Six months after President Barack Obama's signature health care bill passed, major insurance companies are dropping child-only policies just days before the new law requires them to cover sick children, enraging health care advocates who accuse the insurers of abandoning society's most vulnerable.
But the insurers say the new requirement would lead to unexpected and massive costs because parents can wait to buy coverage until their children are sick -- the mandate requiring all Americans to carry insurance doesn't kick in until 2014.
Under the new law, families can appeal decisions by insurers to an independent arbiter regardless of which state they live in or what type of coverage they have. They can also contact their state insurance commissioner.
"Today, if your health plan tells you it won't cover a treatment your doctor recommends, or it refuses to pay the bill for your child's last trip to the emergency room, you may not know where to turn," Kathleen Sebelius, secretary of Health and Human Services, said in a press release this summer announcing the new appeals regulations. "The Affordable Care Act provisions announced today will provide patients with new important new rights and resources that will help ensure they get the care they need."
Among the new provisions of the new law that goes into effect Thursday is one that prevents insurers from excluding children under 19 with pre-existing conditions.
But Wellpoint, Cigna, Coventry, Aetna, Humana, United Health and BlueCross BlueShield announced they would no longer offer child-only policies. The move does not affect existing child-only plans, family policies or insurance offered to children through their parents' employers.
It's not clear how many children will be affected by this new action.
Health insurers said their decision was based on uncertain market conditions.
"Given current health insurance market dynamics and regulations, it is necessary to require a parent to be on a policy in the same manner as is required on an employer group plan," Tyler Mason, a spokesman for United Health Care, said in a statement. "We continue to believe that regulations can be structured that will enable child-only plans to be offered and we are working toward that goal."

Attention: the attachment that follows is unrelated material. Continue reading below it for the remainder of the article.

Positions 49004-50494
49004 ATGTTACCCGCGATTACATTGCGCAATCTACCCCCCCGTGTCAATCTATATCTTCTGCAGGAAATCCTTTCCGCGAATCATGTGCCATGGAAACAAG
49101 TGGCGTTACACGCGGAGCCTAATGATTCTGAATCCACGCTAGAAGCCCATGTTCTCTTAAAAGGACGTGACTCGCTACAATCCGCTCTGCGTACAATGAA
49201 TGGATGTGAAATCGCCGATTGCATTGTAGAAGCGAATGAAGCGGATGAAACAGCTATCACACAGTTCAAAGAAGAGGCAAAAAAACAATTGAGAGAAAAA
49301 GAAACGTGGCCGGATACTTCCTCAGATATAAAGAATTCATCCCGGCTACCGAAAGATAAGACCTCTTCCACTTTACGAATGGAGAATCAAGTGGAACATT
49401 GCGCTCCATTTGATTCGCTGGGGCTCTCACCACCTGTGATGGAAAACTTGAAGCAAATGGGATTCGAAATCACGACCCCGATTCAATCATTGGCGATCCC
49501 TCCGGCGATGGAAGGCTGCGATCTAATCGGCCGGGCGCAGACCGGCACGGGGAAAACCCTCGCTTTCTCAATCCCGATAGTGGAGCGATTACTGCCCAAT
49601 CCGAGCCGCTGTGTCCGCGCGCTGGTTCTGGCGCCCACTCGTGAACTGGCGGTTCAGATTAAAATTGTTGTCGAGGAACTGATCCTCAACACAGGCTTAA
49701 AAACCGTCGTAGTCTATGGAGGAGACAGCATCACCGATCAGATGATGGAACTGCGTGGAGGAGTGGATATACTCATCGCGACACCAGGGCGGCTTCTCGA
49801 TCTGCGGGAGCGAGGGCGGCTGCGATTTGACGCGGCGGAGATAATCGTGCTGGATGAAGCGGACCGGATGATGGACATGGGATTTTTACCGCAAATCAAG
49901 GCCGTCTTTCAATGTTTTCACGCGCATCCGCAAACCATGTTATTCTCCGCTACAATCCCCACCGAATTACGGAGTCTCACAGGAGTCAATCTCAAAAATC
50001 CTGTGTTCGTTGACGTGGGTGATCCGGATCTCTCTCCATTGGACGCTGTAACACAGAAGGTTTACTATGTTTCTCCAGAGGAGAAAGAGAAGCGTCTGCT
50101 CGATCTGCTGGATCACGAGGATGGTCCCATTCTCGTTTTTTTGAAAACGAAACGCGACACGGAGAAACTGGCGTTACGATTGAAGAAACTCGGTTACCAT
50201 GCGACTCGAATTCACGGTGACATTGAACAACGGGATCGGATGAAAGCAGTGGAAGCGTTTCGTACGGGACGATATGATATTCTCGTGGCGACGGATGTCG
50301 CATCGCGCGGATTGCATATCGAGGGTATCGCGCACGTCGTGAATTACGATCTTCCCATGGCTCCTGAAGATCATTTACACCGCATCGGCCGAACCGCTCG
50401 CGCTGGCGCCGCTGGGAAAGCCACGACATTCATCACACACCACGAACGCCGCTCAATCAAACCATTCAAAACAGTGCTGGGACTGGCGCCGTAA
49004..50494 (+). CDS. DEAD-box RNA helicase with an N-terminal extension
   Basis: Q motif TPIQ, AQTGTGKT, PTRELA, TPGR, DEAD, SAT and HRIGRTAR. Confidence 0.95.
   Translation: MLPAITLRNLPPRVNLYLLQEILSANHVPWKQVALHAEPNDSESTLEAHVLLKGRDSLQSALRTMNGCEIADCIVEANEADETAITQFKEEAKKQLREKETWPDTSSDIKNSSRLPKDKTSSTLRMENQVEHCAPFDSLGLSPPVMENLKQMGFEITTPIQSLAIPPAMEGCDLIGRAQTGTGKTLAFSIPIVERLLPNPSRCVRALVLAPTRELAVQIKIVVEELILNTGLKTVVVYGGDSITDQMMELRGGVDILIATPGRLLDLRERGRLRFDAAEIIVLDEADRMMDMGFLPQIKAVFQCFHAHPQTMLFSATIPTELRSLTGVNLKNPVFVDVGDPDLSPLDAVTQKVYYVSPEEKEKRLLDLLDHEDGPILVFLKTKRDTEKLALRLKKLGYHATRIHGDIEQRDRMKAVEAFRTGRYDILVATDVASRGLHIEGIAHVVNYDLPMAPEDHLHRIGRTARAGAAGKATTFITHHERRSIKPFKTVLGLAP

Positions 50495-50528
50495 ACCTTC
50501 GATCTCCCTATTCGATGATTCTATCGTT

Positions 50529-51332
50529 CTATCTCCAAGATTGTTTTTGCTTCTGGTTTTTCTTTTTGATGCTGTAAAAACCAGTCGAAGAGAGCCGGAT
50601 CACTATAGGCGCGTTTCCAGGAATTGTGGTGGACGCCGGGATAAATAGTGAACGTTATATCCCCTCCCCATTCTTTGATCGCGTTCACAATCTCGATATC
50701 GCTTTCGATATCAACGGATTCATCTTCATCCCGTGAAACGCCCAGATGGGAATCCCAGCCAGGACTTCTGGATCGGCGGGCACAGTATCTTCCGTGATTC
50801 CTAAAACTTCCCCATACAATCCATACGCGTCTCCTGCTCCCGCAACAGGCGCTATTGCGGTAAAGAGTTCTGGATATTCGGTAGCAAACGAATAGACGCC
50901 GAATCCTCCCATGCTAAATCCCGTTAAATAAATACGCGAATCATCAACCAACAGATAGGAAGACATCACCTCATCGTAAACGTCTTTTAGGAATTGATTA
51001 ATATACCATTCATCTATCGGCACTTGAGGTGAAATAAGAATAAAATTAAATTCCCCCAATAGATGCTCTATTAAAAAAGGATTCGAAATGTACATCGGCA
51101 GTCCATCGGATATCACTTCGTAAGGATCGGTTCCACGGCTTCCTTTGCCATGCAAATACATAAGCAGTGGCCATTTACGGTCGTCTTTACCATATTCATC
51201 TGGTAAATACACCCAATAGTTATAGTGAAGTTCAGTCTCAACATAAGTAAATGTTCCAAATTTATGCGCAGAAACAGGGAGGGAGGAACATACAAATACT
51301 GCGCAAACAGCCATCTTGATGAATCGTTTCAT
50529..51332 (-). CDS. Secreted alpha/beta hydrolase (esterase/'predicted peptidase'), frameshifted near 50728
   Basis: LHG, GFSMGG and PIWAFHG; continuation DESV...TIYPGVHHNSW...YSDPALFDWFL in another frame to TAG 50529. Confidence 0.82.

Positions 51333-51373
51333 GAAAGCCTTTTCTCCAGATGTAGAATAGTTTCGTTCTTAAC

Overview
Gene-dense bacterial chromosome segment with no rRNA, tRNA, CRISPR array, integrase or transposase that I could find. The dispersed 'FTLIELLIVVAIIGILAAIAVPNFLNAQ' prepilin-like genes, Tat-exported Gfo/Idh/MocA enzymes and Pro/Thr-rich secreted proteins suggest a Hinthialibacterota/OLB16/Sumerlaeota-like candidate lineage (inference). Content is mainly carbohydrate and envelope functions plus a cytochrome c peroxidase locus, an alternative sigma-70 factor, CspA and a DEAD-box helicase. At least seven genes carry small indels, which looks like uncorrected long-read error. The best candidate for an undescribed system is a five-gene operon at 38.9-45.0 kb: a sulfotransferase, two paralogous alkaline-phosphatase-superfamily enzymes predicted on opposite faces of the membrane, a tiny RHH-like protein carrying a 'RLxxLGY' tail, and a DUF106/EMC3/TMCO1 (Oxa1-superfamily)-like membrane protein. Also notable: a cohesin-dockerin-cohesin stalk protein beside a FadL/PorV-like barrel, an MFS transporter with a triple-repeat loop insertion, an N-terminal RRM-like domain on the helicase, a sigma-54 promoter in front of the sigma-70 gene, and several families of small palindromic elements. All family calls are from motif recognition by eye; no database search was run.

CoventryOne said its decision was driven by "some uncertainties that pose unique challenges that could impact our ability to offer value and meet our continued obligations to existing policyholders," spokesman Matt Eyles said.
But health care advocates are crying foul.
"We're just days away from a new era when insurance companies must stop denying coverage to kids just because they are sick, and now some of the biggest changed their minds and decided to refuse to sell child-only coverage," said Ethan Rome, executive director of the organization.
"The latest announcement by the insurance companies that they won't cover kids is immoral, and to blame their appalling behavior on the new law is patently dishonest."
The group called on the insurers to reverse their actions and follow the law.
"If the insurance companies can casually turn their backs on sick children now, who will they abandon next?" Rome said. "This offensive behavior by the insurance companies is yet another reminder of why the new law is so important and why the Republicans' call for repeal is so misguided."
The White House also criticized insurers.
"Well, I think it's obviously very unfortunate that insurance companies continue to make decisions on the backs of children and families that need help," White House chief spokesman Robert Gibbs said Tuesday.
Robert Zirkelbach, a spokesman for America's Health Insurance Plans, a lobby for the insurance industry, told FoxNews.com that insurers are making decisions to keep costs down for all families.
"The goal is to make coverage as affordable as possible for all policyholders so families can continue to afford health care coverage," he said.
"If there are rules in place that incentivize parents to wait until their children get sick to enroll them in a health plan, that increases the cost of coverage and makes it more difficult for families to afford coverage."